The Staff of Saint Bernardine of Siena

KorbenDallas

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I am not sure whether this dude is really a dude. In my opinion he could be something which does not quite qualify him to be a human. To get a grasp on what I'm talking about, you will need to scan through quite a few of the paintings depicting this entity.
  • Before you dismiss him being something else, and say that he is just an old dude in some of the paintings, please do take a closer look +1.
    • Make sure you use paintings by various 15th/16th century artists.
    • Another thing to consider - I am not sure that paintings match the Narrative and display who we are told they do.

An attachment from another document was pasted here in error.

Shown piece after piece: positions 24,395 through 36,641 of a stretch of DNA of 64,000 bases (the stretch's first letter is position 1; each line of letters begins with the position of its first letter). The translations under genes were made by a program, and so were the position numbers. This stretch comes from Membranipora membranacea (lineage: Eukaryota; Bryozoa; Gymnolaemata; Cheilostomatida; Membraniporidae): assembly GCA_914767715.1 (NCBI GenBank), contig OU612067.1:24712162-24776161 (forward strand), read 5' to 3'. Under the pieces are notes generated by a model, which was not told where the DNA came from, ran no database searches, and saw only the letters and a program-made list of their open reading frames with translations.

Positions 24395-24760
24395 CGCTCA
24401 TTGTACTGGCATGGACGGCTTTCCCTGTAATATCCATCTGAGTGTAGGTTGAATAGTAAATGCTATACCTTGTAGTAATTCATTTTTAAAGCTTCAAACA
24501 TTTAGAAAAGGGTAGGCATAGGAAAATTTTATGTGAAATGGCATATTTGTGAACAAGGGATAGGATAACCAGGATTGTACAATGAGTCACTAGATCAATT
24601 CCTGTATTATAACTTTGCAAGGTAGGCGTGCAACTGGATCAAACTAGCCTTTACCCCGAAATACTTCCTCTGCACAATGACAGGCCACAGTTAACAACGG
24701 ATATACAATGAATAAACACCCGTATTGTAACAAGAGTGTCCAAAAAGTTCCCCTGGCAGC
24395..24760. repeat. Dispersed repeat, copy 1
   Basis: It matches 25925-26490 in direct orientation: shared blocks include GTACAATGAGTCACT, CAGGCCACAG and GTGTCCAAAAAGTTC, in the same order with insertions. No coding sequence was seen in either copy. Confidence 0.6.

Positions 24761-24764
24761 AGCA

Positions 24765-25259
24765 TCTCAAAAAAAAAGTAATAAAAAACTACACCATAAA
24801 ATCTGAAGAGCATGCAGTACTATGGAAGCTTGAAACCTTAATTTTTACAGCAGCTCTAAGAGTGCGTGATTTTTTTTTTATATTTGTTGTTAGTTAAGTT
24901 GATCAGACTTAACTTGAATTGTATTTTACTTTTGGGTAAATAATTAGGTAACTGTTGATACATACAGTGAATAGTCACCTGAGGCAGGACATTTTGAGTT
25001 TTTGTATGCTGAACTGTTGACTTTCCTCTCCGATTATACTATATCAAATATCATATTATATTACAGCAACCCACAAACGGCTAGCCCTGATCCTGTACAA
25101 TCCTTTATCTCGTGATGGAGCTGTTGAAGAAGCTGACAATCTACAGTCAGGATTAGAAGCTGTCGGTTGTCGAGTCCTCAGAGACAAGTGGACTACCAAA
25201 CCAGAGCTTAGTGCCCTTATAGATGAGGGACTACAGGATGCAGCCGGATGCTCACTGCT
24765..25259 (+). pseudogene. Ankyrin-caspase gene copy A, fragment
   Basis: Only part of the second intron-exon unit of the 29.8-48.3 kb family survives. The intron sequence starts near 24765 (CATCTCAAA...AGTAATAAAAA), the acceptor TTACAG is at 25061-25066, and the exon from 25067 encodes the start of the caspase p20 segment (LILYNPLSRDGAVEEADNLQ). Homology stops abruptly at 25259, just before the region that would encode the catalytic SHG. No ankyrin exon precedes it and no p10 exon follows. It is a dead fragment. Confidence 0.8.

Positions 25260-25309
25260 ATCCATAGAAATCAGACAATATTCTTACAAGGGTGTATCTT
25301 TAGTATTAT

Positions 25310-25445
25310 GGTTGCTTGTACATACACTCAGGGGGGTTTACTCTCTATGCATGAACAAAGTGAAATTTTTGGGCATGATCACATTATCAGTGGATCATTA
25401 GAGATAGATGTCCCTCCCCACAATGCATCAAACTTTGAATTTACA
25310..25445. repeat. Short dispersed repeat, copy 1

• Bernardino of Siena - Wikipedia
  • Saint Bernardine of Siena
1380-1444
SaintBernadineofSiena-1-1.jpg


Saint Bernardine of Siena
Bernardino of Siena was an Italian priest and Franciscan missionary. He was a systematizer of Scholastic economics. His popular preaching made him famous during his own lifetime because it was frequently directed against sorcery, gambling, infanticide, witchcraft, sodomy (homosexual coitus), Jews, and usury. Bernardino was later canonised by the Catholic Church as a saint - where he is also referred to as “the Apostle of Italy” - for his efforts to revive the country's Catholic faith during the 15th century.

Pietro_di_Giovanni_d'Ambrogio._St_Bernardino_196x89cm._ca.1444._Pinacoteca,_Siena.jpeg
  • He was the greatest preacher of his time, journeying across Italy, calming strife-torn cities, attacking the paganism he found rampant, attracting crowds of 30,000 to preach about “vice and virtue, punishment and glory.”